Lesson 3: Calculating a “Cost of Goods”
To make money in the coffee business, you must control “cost of goods,” along with all your other expenses, and you must also increase sales. For this and the next month’s article we’ll concentrate on cost of goods, also referred to as your “cost of sales.”
To put it simply, cost of goods (COG) is the money you spend on beverage and food ingredients, paper & chemical products, and retail merchandise. COG is usually analyzed monthly as a percentage of the sales those items create. For example, if you generate $30,000 in sales for a month, and use $10,000 of those items to create your sales, then your COG represents 33.33% of sales ($10K ÷ $30K = .3333 or 33.33%). Most profitable coffee businesses maintain a COG between 30% & 35%. This means that 30¢ to 35¢ out of every dollar earned in sales, will go back to pay for consumable products, a significant portion of your revenue!
Items included in your cost of goods calculations are: beverage and food ingredients, ready-to-serve beverages and food items (bottled beverages, pastries from the bakery, etc.), paper and plastic goods (cups, lids, Java Jackets, napkins, trash bags, cellophane wrap, etc.), cleaning chemicals, and retail merchandise (including whole bean coffees to be sold by the bag or pound).
To calculate your COG, you’ll need to count all the consumable ingredients left on your shelves after you close for business on the last day of the month. You will then need to multiply the total number of each item by its corresponding cost (what you paid for it), and then add together all the item totals. This will provide you with the dollar value of your month-end inventory. Your ending inventory dollar value will also be the value of your inventory the next morning, (your beginning inventory for the following month). Next, you’ll need to record the dollar value of all the consumable products you purchase over the following month. And finally, at the end of that month you’ll need to take another store inventory. With this information in hand, simply run the numbers through the cost of goods formula, which is:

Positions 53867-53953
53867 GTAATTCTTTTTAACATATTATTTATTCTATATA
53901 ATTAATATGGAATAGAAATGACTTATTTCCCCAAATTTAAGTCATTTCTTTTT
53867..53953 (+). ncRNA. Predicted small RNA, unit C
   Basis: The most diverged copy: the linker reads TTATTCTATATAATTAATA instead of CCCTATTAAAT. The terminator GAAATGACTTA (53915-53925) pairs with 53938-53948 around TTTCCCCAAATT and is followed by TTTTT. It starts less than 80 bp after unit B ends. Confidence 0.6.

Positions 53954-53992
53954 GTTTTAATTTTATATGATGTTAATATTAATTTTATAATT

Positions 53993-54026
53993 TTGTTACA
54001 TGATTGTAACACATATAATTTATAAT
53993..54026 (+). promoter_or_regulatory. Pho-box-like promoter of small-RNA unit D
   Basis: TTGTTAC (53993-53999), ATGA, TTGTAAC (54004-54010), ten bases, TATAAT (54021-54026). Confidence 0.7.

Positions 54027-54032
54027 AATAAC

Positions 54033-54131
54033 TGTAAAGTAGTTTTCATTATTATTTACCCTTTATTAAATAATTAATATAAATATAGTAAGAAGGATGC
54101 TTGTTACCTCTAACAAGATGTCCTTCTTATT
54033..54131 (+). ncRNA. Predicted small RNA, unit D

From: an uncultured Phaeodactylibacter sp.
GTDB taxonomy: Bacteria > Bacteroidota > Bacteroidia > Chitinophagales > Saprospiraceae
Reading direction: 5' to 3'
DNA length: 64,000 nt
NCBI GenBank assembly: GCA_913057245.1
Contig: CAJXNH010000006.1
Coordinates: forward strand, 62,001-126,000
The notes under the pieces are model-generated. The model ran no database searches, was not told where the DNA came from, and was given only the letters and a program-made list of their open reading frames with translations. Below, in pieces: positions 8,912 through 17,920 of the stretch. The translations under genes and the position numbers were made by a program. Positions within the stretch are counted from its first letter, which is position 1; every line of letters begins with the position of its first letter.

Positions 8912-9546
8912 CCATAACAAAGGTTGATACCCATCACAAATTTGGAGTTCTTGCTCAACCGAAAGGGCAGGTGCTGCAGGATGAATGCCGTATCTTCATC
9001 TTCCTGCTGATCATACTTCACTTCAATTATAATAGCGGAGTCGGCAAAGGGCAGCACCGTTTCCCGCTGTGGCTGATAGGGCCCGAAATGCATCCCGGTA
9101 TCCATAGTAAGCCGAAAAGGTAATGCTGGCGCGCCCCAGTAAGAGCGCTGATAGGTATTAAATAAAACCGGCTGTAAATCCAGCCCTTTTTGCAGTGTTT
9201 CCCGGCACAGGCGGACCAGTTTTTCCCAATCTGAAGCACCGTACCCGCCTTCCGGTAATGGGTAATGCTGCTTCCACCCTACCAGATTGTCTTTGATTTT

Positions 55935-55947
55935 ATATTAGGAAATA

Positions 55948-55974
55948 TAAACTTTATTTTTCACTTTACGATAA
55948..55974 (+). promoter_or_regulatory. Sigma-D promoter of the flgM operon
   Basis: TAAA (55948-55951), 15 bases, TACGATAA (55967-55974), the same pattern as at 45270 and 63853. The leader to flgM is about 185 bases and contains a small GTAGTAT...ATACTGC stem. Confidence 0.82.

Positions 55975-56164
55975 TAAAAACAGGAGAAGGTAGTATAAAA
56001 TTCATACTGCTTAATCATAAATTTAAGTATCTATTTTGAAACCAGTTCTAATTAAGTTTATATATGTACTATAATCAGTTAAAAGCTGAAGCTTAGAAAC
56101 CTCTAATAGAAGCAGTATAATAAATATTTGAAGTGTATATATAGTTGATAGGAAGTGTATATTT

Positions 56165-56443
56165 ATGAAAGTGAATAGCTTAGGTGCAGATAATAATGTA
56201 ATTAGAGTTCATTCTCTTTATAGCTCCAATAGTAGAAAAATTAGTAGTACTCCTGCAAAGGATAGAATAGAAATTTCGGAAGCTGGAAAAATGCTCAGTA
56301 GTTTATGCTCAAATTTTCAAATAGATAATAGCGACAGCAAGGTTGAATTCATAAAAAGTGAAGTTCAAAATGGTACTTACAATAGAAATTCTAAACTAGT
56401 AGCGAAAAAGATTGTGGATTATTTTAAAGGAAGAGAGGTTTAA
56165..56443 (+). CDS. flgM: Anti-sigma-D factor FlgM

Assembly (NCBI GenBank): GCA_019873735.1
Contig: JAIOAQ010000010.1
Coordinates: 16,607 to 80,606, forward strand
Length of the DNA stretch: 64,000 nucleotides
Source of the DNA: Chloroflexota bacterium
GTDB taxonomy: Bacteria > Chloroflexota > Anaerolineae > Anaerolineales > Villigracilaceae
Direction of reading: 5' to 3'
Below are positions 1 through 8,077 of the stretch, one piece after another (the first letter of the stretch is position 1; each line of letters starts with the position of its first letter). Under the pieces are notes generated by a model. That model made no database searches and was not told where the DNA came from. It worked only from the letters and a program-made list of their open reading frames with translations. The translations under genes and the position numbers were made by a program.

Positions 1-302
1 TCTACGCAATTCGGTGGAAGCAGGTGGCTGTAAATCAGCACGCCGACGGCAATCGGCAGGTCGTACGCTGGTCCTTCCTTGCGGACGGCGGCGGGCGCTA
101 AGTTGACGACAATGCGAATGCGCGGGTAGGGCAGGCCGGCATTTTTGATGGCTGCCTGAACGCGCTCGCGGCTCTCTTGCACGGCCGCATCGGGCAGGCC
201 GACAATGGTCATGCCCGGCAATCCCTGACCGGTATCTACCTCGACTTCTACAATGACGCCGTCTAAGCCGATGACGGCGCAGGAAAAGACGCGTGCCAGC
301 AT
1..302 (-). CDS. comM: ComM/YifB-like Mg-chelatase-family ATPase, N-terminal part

Cost of Goods Formula
When you have generated your COG as a percentage of sales, the next question you need to ask yourself is: is this a good number, or a bad number? To answer this question, you’ll need to determine your “ideal cost,” which is what your COG should have been if it were a perfect world. In other words, if you experienced absolutely no waste, over-portioning, unauthorized employee consumption, or theft, what would your cost of goods be as a percentage of sales?
To determine your ideal cost, you’ll need to calculate the exact cost for every item you serve from your menu, in all sizes. As you determine the ingredient cost for each item, be sure to use the most current prices you paid for those ingredients. Then at the end of the month, record how many of each item was sold, multiply the total of each item by its perfect cost, and then add together all the extended totals. This will represent the dollar value of product that should have been used… if it were a perfect world. Divide that number by your actual sales to see your cost as an ideal percentage. (If your ideal cost ends up being over 35%, then it’s a good indicator that your prices probably need to be increased.)
Now, simply compare the two numbers: your actual COG% vs. your ideal COG%. Understand that you should never actually achieve or come under your ideal percentage. This would require never making any mistakes in preparation or portioning, never losing any product to waste, spoilage or employee consumption, which of course is impossible! What becomes important is the variance between your actual and ideal percentages.
Years ago, when I worked in the corporate restaurant industry, a variance of 1% to 1½% was considered normal, and acceptable. So, if you generated sales of $45K in a month ($1,500 per day), a loss of product valued at $450 to $675 would be expected ($15 to $22.50 per day). This may seem like a lot of money slipping away, and it is, but when you consider the scalded pitcher of milk, the two drinks left over at the end of the rush, the five day-old pastries you had to dispose of, and the two pots of drip coffee your employees dumped because the holding time had expired, it becomes more understandable.
What you need to be on the look out for is a huge deviance from you ideal cost. What if you are 6% over your ideal? In the above example this would represent a monthly loss of product of $2,700 or $90 a day! At this point you would know you have problems far beyond a few erroneously prepared drinks, and a scalded pitcher of milk!
Sadly, some coffee businesses are running a COG 5%, 7% or even 10% over what would be ideal, but the owners don’t even know that they have a problem. They might not be able to pay themselves, yet $2K, $3K, or more is hemorrhaging from their business every month. You have to calculate the numbers to know where you are at, and to determine if you have a problem!
Next month we will examine why your COG might be inflated, and how to fix those problems.
Ed Arvidson is a 25-year veteran consultant to the Specialty Coffee industry, and President of E&C Consulting. Elements of this article are from his new book, “How to Get Profitable in the Coffee Business.” www.coffeebizhelp.com